Monday, 16 May 2022 - 15 of Iyyar, 5782

Belgian government and Senate ask for thourough investigation into the role of national railway company in the deportation of Jews to Auschwitz-Birkenau

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Out of about 66,000 Jews in Belgium in May 1940, around 28,000 were murdered during the Holocaust. Between August 4, 1942 and July 31, 1944, 28 deportation convoys were organized from the Dossin barracks in Mechelen. 24,906 Jews were deported by train to Auschwitz, along with 351 Gypsies.

 

The Belgian government and the Senate have asked for a thoroughj investigation  to be conducted into the role of the country’s state railway  SNCB in the deportations of Jews and Gypsies to extermination camps during WWII.

On the occasion of the 77th anniversary of the liberation of the Auschwiyz-Birkenau concentration camp and International Holocaust Remembrance Day, which was marked on Thursday January 27, the president of the Senate Stephanie D’Hose and the Minister of Mobility Georges Gilkinet announced that they commissioned the Centre for the Study of War and Society (Cegesoma) to conduct a study on the role of the SNCB during the Second World War.

The historical research will focus on how the transport of Jews and Gypsies, among others, was carried out.

In 2007, Cegesoma had already delivered a report that concluded that part of the Belgian authorities actively collaborated in the persecution of national and foreign Jews.

The role of the SNCB as a transporter of deportees to the concentration and extermination camps had then attracted the attention of historian Nico Wouters, who now heads Cegesoma. He noted that “all the direct and indirect elements lead us to the conclusion that it is almost certain that the transport of Jews was carried out by the SNCB on the orders of the Wehrmacht Verkehrs Direktion.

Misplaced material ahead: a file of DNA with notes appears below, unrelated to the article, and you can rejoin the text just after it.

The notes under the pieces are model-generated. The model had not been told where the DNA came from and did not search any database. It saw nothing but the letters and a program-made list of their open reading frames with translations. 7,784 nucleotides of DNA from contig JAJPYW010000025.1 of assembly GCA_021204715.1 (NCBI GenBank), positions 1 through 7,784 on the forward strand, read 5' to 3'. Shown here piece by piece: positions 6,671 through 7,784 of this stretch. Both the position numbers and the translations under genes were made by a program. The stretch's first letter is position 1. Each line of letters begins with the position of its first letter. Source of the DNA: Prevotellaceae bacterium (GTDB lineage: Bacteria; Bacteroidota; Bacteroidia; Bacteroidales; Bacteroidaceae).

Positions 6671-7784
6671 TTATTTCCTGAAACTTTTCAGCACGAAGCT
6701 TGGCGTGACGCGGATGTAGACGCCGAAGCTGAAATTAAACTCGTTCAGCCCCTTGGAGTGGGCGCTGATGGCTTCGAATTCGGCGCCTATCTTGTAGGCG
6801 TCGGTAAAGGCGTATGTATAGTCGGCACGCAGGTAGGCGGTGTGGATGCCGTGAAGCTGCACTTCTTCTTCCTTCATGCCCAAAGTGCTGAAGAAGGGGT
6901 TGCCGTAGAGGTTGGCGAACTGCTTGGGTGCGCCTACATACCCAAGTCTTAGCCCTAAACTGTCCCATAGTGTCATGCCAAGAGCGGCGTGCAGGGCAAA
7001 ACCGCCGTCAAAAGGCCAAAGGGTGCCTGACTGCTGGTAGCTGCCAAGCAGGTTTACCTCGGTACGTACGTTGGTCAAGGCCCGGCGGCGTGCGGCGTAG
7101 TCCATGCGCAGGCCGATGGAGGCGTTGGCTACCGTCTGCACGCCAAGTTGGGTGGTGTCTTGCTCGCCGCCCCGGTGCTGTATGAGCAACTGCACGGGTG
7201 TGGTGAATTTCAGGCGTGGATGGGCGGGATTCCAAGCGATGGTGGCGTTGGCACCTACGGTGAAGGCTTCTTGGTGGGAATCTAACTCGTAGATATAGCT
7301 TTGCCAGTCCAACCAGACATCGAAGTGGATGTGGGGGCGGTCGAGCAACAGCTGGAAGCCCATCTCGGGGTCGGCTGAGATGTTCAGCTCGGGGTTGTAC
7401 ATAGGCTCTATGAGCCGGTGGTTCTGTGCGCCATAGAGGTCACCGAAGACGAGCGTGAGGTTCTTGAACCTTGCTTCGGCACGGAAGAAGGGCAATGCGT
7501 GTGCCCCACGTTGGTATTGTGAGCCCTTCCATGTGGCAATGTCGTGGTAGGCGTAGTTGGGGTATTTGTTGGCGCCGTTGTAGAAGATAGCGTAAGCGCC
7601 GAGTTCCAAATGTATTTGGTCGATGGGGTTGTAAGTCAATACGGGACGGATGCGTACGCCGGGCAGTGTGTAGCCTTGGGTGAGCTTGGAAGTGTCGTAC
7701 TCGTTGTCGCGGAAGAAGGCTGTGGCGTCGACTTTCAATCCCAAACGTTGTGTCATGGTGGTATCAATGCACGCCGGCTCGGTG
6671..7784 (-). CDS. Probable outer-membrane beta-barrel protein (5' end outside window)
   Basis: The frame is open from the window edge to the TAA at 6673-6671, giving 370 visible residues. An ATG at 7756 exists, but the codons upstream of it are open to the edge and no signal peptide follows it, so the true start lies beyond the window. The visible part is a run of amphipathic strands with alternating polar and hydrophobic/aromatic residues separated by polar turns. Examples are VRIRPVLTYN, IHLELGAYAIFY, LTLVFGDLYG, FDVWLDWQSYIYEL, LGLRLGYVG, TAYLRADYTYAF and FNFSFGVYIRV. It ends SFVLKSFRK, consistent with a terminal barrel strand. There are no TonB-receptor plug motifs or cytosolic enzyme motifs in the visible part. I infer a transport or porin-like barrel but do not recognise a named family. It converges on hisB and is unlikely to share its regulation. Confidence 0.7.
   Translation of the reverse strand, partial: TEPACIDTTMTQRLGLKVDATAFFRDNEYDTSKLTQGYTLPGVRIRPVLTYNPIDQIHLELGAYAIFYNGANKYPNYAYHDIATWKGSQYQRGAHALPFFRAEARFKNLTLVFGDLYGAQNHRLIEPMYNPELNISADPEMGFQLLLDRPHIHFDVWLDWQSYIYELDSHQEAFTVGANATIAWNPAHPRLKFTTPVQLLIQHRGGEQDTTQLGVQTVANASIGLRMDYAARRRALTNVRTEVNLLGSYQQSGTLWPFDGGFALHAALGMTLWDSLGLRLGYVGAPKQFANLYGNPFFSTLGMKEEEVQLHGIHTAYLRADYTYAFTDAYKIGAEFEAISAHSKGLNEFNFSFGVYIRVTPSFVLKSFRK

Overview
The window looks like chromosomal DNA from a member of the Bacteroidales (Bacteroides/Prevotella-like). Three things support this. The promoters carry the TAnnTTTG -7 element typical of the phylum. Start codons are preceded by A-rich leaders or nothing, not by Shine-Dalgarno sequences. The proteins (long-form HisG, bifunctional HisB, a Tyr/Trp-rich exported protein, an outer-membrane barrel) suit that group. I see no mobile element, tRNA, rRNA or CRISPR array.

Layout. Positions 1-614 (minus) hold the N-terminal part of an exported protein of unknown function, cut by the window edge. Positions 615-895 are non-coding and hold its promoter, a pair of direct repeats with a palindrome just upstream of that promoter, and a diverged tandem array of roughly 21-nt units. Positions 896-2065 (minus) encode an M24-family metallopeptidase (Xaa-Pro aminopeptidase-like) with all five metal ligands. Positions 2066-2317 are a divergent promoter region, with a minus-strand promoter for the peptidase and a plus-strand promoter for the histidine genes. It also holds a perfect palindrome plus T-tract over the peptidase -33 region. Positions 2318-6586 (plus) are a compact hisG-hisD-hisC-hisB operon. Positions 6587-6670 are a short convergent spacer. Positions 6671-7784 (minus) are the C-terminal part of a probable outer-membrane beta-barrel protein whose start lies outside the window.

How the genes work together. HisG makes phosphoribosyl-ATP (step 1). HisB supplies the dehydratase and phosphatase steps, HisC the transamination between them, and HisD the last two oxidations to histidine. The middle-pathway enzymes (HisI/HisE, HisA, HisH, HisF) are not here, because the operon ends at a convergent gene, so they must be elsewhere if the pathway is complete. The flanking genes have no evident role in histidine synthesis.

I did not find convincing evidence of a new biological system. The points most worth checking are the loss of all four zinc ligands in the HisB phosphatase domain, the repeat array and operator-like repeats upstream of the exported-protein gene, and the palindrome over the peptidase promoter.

He said: “The key question is whether all 28 transports of Jews were carried out with Belgian material. For lack of tangible documents, it is impossible to determine this with certainty.’’

The new research aims to clarify how the Belgian authorities carried out the orders of the occupying power, which personnel and equipment were used, and the precise role of the railway company’s directors.

Nico Wouters has also proposed to broaden the scope of the historical investigation to include Belgians subjected to compulsory labor and political prisoners transported to the East.

The study will also include the important role played by railway workers in the fight against the occupying forces.

For Senate President Stephanie D’Hose, this study is important to understanding our history so that it does not repeat itself. “I am pleased and proud that these dark pages of our nation’s history are being thoroughly examined. We owe it to the victims and their families to acknowledge their suffering. To get to the bottom of it. We must remain vigilant as a society and never let the past repeat itself,” she added.

Out of about 66,000 Jews in Belgium in May 1940, around 28,000 were murdered during the Holocaust. Between August 4, 1942 and July 31, 1944, 28 deportation convoys were organized from the Dossin barracks in Mechelen. 24,906 Jews were deported by train to Auschwitz, along with 351 Gypsies.

Both the railways companies in France and the Netherlands had already acknowledged the role they played in the deportation of Jews to the Nazi deathn camps.

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